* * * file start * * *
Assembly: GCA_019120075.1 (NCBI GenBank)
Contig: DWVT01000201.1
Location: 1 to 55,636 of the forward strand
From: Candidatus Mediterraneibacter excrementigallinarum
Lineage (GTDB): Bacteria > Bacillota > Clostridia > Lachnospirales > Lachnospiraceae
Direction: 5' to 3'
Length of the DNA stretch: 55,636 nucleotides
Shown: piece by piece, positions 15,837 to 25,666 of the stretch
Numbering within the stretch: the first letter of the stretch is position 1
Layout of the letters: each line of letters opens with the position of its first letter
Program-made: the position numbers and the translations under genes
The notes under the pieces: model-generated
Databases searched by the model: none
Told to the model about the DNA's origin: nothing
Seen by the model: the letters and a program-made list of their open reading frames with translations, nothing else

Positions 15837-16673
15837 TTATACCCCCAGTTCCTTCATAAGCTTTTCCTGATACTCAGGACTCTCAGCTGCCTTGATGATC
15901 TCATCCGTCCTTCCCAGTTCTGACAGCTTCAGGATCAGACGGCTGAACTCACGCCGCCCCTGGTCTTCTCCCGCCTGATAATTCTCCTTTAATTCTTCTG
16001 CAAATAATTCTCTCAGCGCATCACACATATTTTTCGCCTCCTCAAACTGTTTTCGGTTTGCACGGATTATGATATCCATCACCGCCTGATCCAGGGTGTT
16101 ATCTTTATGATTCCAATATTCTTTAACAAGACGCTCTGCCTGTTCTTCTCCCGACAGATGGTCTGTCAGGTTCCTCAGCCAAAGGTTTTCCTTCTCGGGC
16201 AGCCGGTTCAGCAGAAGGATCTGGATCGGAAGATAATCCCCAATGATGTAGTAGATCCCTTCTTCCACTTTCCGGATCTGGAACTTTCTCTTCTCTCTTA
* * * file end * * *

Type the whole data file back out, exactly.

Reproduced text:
Assembly: GCA_019120075.1 (NCBI GenBank)
Contig: DWVT01000201.1
Location: 1 to 55,636 of the forward strand
From: Candidatus Mediterraneibacter excrementigallinarum
Lineage (GTDB): Bacteria > Bacillota > Clostridia > Lachnospirales > Lachnospiraceae
Direction: 5' to 3'
Length of the DNA stretch: 55,636 nucleotides
Shown: piece by piece, positions 15,837 to 25,666 of the stretch
Numbering within the stretch: the first letter of the stretch is position 1
Layout of the letters: each line of letters opens with the position of its first letter
Program-made: the position numbers and the translations under genes
The notes under the pieces: model-generated
Databases searched by the model: none
Told to the model about the DNA's origin: nothing
Seen by the model: the letters and a program-made list of their open reading frames with translations, nothing else

Positions 15837-16673
15837 TTATACCCCCAGTTCCTTCATAAGCTTTTCCTGATACTCAGGACTCTCAGCTGCCTTGATGATC
15901 TCATCCGTCCTTCCCAGTTCTGACAGCTTCAGGATCAGACGGCTGAACTCACGCCGCCCCTGGTCTTCTCCCGCCTGATAATTCTCCTTTAATTCTTCTG
16001 CAAATAATTCTCTCAGCGCATCACACATATTTTTCGCCTCCTCAAACTGTTTTCGGTTTGCACGGATTATGATATCCATCACCGCCTGATCCAGGGTGTT
16101 ATCTTTATGATTCCAATATTCTTTAACAAGACGCTCTGCCTGTTCTTCTCCCGACAGATGGTCTGTCAGGTTCCTCAGCCAAAGGTTTTCCTTCTCGGGC
16201 AGCCGGTTCAGCAGAAGGATCTGGATCGGAAGATAATCCCCAATGATGTAGTAGATCCCTTCTTCCACTTTCCGGATCTGGAACTTTCTCTTCTCTCTTA